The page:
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专栏 - 向Anne提问

商界精英如何在非营利机构吃得开

Anne Fisher 2014年03月27日

Anne Fisher为《财富》杂志《向Anne提问》的专栏作者,这个职场专栏始于1996年,帮助读者适应经济的兴衰起落、行业转换,以及工作中面临的各种困惑。
非营利机构的确需要商业人士的技能,但个人要想从商界转战非营利性事业,这种转变往往并不顺利。需要做好多方面的准备,才能实现平稳过渡。

亲爱的安妮:我最早投身金融行业,是在30年前位于中东地区的一家医疗公益组织,后来进入私营行业。现在,我在一家大公司做到了资深高管的位置。在这家公司,我的职业生涯已经达到最高点了,而且我快要六十岁了,正是该考虑“退休”的时候(虽然我并不想停止工作)。当地一家慈善机构的总裁即将退休,我们曾在另外一家非营利机构的董事会上见过面,他一直希望我能在他退休之后接替他,这是一个很有吸引人的想法。

    但让我犹豫不决的是,首先,我知道,非营利机构的董事会成员与非营利机构的日常运营完全是两回事。我不确定自己是否合适这个职务。其次,上一次我在非营利机构全职工作已经是很久以前的事情了。我敢肯定,现在的情况肯定发生了巨大的变化。如何顺利完成这种转变,您和您的读者有什么建议?——J.J.

亲爱的J.J.:首先是好消息:经过五年左右的艰苦等待,许多非营利机构已经开始从经济衰退的影响中恢复过来。咨询公司Nonprofit HR最新的调查发现,约有45%的非营利机构计划在今年创造新的工作岗位,仅有7%计划裁员——而在2009年,约有22%的非营利机构裁员。调查显示,在招聘新高管的非营利机构中,约40%希望从商业领域物色经验丰富的管理者。

    猎头公司Salveson Stetson Group的非营利业务负责人约翰•萨尔凡森说:“非营利机构高级职位的传统候选人往往是某个具体领域专家,例如,他们在运营孤独症基金会方面可能有丰富的专门经验,但现在,这种专业人才可能无法符合要求。政府削减了资助,对私人捐助的争夺愈加激烈,所以商业技能变得更加重要。非营利机构必须‘更聪明地开展工作’,要像经营性公司那样思考问题。”

    即便如此,正如你所怀疑的那样,将自己的商业技能应用到非营利机构可能依然是一个非常困难的过程。萨尔凡森建议,任何人在打算进入非营利机构之前,都应该考虑下面三个因素:

    1. 利益相关者。他说:“最大的不同是你需要考虑的利益相关者的数量。在非营利机构中,利益相关者要远远多于公司。所有人都认为,自己的意见同样重要,必须得到重视。”

    例如,公益医院的负责人,必须让当地政府、联邦政府、医院理事会、社区、患者、患者家属、医生、护士、其他员工和志愿者满意——所有人对于任何决定都可能出现强烈冲突的观点。萨尔凡森说:“承认每个人的重要性,然后协调他们的利益,会让运营一家非营利机构变得非常复杂。”作为董事,你对此或许已经有所体会,但作为负责人,你要做好面对瓶颈的准备。

    2. 文化。萨尔凡森经常建议求职者们,改变在公司中的观念,准备好接受“更注重协作的决策过程”。原因之一是,“工作人员的工资往往低于市场水平,因为他们对机构正在从事的事业充满热情。甚至有大批志愿者根本是在无偿服务。”所以,萨尔凡森认为,与你目前的下属形成鲜明对比的是,“非营利机构的工作人员不一定要听从你的指示。”所以,管理者最好多花些工夫,让所有人支持你和你的计划。

    除此之外,萨尔凡森说:“许多职业非营利机构员工对于从公司中外聘的管理者有一种先入为主的看法。他们认为,你习惯了不受限制的财政资源,你总是把利润摆在优先于人的位置。”所以,你要“放缓脚步,与所有人进行交流,少说多听,”以此来赢得他们的尊重。

    3. 董事会。你或许已经注意到,非营利机构的董事会在公司的眼中更像是“激进主义者”。他们会,或者是经常试图深度参与到机构的运营,经常高谈阔论,甚至监视(更不用说事后审查了)你的一举一动。此外,过去几年,非营利机构董事会的角色一直在不断变化,包括更多资金募集的职责,“但这些通常并不是最初跟他们约定的职责。”萨尔凡森表示:“所以,你的工作中非常微妙的一部分,可能是让这些人体面的退出,寻找愿意从事开发工作的人来代替。”

    萨尔凡森建议,在从事任何高管职位之前,尤其是机构领导者,你应该尽可能了解这家机构的董事会。他说:“他们也应该对你有所了解,确保你们能够基本达成共识。就算你考虑的是首席财务官的职位,也应该与董事会财务委员会的负责人见见面吧。如果他或她没有兴趣见你,那就没有留下了的必要。”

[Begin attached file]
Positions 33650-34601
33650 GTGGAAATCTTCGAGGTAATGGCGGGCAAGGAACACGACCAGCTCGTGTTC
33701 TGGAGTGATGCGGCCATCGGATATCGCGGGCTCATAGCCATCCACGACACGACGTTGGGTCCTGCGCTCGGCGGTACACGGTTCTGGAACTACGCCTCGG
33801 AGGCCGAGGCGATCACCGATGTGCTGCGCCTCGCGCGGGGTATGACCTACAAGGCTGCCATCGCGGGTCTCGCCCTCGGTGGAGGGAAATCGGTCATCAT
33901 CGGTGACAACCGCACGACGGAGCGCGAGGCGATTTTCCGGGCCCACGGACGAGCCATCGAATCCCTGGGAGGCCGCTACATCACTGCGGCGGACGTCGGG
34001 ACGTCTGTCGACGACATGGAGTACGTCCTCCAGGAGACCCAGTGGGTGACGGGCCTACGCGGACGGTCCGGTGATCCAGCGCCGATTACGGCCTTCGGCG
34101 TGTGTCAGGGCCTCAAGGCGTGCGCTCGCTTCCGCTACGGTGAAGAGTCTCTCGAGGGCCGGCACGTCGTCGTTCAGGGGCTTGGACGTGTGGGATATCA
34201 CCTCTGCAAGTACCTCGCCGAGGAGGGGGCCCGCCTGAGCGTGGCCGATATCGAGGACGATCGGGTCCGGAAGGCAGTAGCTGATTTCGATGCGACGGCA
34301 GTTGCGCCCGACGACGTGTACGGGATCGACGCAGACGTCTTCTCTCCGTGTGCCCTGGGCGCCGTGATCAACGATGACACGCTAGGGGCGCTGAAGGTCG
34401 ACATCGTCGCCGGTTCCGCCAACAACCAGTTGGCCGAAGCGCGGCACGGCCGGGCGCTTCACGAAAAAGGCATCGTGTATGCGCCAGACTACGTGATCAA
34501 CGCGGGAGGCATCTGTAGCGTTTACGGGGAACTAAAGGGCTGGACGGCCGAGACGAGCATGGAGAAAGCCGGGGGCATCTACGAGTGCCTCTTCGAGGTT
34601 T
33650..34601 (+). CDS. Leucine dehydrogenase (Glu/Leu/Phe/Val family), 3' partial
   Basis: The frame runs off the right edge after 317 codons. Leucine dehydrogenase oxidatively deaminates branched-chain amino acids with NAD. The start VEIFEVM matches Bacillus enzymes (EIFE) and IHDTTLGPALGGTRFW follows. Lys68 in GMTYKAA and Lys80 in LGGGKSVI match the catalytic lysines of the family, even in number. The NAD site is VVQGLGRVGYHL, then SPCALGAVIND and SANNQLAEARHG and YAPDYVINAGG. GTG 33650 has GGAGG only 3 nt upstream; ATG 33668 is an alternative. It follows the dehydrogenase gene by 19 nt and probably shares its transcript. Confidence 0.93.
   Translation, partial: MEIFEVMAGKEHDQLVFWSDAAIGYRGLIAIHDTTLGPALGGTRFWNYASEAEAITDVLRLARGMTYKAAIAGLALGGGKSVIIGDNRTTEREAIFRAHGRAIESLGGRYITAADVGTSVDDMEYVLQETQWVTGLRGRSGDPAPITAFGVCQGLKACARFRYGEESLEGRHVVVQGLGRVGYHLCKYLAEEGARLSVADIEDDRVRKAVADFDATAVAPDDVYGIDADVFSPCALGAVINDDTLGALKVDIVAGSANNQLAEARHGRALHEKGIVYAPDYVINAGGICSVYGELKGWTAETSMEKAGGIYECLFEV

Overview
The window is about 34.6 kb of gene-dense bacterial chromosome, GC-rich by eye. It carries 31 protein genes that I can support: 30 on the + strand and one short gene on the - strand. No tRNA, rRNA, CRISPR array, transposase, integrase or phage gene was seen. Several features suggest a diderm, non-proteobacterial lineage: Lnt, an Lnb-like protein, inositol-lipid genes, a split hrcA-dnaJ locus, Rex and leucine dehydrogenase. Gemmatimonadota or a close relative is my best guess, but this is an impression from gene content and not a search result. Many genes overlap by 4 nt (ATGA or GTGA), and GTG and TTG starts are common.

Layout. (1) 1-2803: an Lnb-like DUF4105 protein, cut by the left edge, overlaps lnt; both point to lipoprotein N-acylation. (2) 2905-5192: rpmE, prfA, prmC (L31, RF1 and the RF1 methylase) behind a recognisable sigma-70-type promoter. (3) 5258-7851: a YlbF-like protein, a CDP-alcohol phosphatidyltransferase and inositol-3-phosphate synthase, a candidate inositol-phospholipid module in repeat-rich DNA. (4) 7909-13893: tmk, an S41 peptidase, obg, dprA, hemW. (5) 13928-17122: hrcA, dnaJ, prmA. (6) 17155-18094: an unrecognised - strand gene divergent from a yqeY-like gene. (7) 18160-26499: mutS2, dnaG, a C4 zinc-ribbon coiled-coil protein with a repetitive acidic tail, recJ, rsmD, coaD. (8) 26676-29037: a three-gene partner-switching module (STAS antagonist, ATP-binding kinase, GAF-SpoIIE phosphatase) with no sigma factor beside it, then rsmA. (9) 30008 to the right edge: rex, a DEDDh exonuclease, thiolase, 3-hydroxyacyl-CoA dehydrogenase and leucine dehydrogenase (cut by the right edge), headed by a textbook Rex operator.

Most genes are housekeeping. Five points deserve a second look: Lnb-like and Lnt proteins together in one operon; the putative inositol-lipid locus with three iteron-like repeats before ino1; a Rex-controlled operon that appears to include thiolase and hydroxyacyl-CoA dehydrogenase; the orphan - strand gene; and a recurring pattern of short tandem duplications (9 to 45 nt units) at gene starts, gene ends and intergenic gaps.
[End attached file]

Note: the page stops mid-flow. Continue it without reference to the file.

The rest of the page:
另外一点:就像衡量一家经营性公司的职位一样,萨尔凡森建议:“要进行尽职调查。研究公司的财务状况,包括他们的融资方式,他们的主要资金来源是否稳定等。总之,必须睁大眼睛。”祝你好运。

    反馈:你是否曾在公司和非营利机构之间进行过工作转换?你认为两者之间最大的不同是什么?欢迎评论。(财富中文网)

    译者:刘进龙/汪皓

    Dear Annie: I started my career in finance about 30 years ago at a medical nonprofit in the Midwest, and then moved to the private sector. Now, I'm in senior management at a big company. I've gone about as far as I can go here, and I'm in my late 50s, so I'm thinking about "retirement" (although I don't really want to stop working). The current president of a local charity, who I met on a different nonprofit board, has been talking to me about taking his place when he retires soon, and it's an appealing idea.

    My only reservations are, first, I'm aware that nonprofit board membership is a very different animal from running the organization day to day, and I wonder whether I'm cut out for this. And second, the last time I worked full-time for a nonprofit was so long ago that I'm sure a lot has changed in the meantime. What can you and your readers advise me about making this move as frictionless as possible? -- Just Jack

    Dear J.J.: First, the good news: After a rocky five years or so, many nonprofits are starting to bounce back from the recession. About 45% of them plan to create new jobs this year, according to a new survey by consultants Nonprofit HR, while only 7% plan to cut staff -- down from 22% who laid people off in 2009. Among nonprofits hiring new senior executives, the survey says, about 40% are looking for seasoned managers from the business world.